Knee Deep In Knowledge
By Desiree Stanfield
A newspaper article about a classroom water-quality monitoring program inspired honors biology teacher Connie Gannon to literally send her Waterford Mott High School students “up a creek” in Waterford, Mich.
A high school student takes a sample for further study. Photos Courtesy Oakland County Parks
Twice a year, Gannon’s students make the short trek on foot from school to Waterford Oaks County Park to participate in the Clinton River Watershed Council’s Stream Leaders Program.
The project is hosted by a non-profit organization whose mission is to protect, enhance, and celebrate the Clinton River, its watershed, and Lake St. Clair, according to the agency’s website.
At the park, which is part of a 6,700-acre parks system north of Detroit, students take samples from the Pontiac Creek, a part of the Clinton River Watershed. Another teacher assists Gannon and the students in monitoring four storm-water detention ponds located near the administration offices.
Investigation Provides Answers
The ponds act as filters before water runs into the Clinton River Watershed, which drains 760 square miles, including a large portion of Oakland County and sections of Lapeer, Macomb, and St. Clair counties. More than 1.4 million people live in 61 cities, villages, and townships in the watershed.
Donning waders and nets, students step into the water to retrieve samples on which they perform physical and chemical tests to check for various environmental indicators.
The section they monitor is a portion of the 70-square-mile Clinton River Main, which connects with a population of 243,000. The primary land use in the Clinton River Main is residential, commercial, and industrial.
“They check the water for macro invertebrates, chemical attributes, and physical properties. Data is recorded on an Excel spreadsheet, and they perform comparative analysis and draw conclusions about the tests results over time,” Gannon says.
Students test their water samples.
The park system provides the water-testing kits to students. In addition, Kathleen Dougherty, educational-resource specialist for the county parks, mentors the students and supports their field work along with education staff members from the Clinton River Watershed Council.
Thriving Wetland Ecosystem
The ponds were created in 2009 when the parks system restructured parking, increasing capacity by 50 spaces and implementing best-management practices to the aging infrastructure. The project was funded, in part, by a $190,000 Clean Michigan Initiative Grant.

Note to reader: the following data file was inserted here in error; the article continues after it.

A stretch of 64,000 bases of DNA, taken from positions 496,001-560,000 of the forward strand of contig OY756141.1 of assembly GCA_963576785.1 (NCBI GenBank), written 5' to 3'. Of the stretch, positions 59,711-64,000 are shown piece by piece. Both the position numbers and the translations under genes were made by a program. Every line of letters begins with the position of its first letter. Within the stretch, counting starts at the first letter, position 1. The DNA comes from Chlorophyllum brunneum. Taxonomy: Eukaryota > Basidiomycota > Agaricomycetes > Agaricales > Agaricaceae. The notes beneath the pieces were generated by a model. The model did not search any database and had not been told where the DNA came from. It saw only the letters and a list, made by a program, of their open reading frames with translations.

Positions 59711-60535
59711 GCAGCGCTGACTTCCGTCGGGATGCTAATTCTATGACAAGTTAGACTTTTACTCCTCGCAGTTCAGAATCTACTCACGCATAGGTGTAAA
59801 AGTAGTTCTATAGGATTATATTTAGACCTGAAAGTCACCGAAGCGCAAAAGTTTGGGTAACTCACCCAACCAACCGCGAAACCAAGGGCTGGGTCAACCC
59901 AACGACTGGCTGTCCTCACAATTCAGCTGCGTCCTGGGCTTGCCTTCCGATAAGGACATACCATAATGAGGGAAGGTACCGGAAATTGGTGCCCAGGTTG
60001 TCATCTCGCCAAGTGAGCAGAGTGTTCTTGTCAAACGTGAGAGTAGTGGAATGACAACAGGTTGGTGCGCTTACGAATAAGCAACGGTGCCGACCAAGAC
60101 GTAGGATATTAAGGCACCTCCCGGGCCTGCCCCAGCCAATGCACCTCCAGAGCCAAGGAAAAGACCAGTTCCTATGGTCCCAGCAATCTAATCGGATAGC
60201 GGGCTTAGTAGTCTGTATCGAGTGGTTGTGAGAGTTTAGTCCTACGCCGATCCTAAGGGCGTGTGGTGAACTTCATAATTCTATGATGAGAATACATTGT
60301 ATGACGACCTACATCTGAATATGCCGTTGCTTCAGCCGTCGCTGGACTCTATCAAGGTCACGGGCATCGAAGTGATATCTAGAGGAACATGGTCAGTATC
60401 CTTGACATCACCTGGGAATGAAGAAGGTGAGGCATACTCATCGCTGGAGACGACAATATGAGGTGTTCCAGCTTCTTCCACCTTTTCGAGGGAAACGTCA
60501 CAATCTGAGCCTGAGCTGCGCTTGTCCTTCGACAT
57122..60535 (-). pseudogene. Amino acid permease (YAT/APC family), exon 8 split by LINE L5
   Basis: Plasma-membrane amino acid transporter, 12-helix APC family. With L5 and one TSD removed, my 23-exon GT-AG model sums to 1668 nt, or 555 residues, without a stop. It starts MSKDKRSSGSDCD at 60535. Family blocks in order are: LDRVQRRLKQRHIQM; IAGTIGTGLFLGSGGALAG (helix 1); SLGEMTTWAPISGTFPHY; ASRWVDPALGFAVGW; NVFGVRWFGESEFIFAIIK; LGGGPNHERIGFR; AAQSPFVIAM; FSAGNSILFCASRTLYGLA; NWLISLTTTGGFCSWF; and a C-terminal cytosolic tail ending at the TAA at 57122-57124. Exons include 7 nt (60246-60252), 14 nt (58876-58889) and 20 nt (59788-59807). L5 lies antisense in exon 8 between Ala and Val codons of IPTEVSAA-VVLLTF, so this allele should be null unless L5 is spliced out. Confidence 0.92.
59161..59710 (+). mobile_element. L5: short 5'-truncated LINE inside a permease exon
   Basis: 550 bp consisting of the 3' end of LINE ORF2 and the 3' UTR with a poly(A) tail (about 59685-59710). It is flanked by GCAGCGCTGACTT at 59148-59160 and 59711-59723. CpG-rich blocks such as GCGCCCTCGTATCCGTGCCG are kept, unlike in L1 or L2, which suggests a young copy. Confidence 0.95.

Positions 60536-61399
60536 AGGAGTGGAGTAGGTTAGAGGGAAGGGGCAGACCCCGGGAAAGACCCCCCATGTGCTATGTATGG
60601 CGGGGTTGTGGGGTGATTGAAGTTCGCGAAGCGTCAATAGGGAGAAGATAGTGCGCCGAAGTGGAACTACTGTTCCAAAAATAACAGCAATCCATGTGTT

“The detention areas filter and improve water quality in the surrounding natural areas,” says Mike Donnellon, chief of facilities, maintenance, and development.
“Now we’re filtering more than 75 percent of the site’s water runoff. Native vegetation, including Purple Cone Flower, Tufted Hair Grass, Joe-Pye Weed, and Switch Grass help with the breakdown of hydrocarbons that come from vehicles, such as petroleum, gas, and heavy metals.”
The environments around the ponds show a thriving wetland ecosystem with abundant plant and animal life, concluded students of Michael Lindemulder, who teaches Advanced Placement Environmental Science at Mott, and took on the monitoring duties. His students visit the ponds as part of their curriculum.
“We talk about water quality and how pollutants get into the system,” Lindemulder said. “We talk about different factors that could impact the results. It’s a good opportunity for students to see how science can fit into a career.”
Teachers hope some students will want to consider careers in science after this experience.
For a technology component, Gannon’s students created and presented a video about their efforts to share with more than 3,000 other students who also monitor water quality along the Clinton River.
The council’s student congress provides a venue for students to share their findings. Lindemulder’s students created an educational pamphlet about the project.
“The best part of this partnership with the parks system is that my students get outdoors in nature and do field work,” Gannon said.
“It’s exciting to see my students with their heads bent over magnifying glasses looking for invertebrates and finding there are creatures in the water, even though we don’t see them.”
Last year, the stream-monitoring program was a perfect complement to Gannon’s curriculum that had students studying all aspects of water, including a field trip to a water-treatment plant, discussions on the difference between municipal wells and city water, and an initiative to have students empty water bottles before recycling them at school.
“I hope all of these efforts help students make the connection that every little bit of water adds up to the whole of the resources that we all share on this planet,” Gannon said.
“Just by emptying their water bottles, they add water back into the water cycle and keep it out of landfills where it would be lost for a very long time.”
Desiree Stanfield is the Communications and Marketing Supervisor for the Oakland County Parks and Recreation Commission. Reach her at email@example.com.
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In 2012, nearly 3,500 students from more than 20 schools monitored streams via the Stream Leaders Program. The program is funded by: GM, DTE Energy Foundation, REI Inc., Giffels Webster Engineers, Rochester Rotary, Sterling South, Oxford Bank, ABB Robotics, Womens National Farm and Garden, Chrysler Group LLC, and Garden Club of Michigan.
Mentor support is also vital to the program. More than 50 GM employees participate, as well as individuals from Chrysler Group LLC, Clinton River Canoe and Kayak, Giffels Webster Engineers, Oakland County Parks and Recreation, The City of Auburn Hills, and interns from the Clinton River Watershed Council.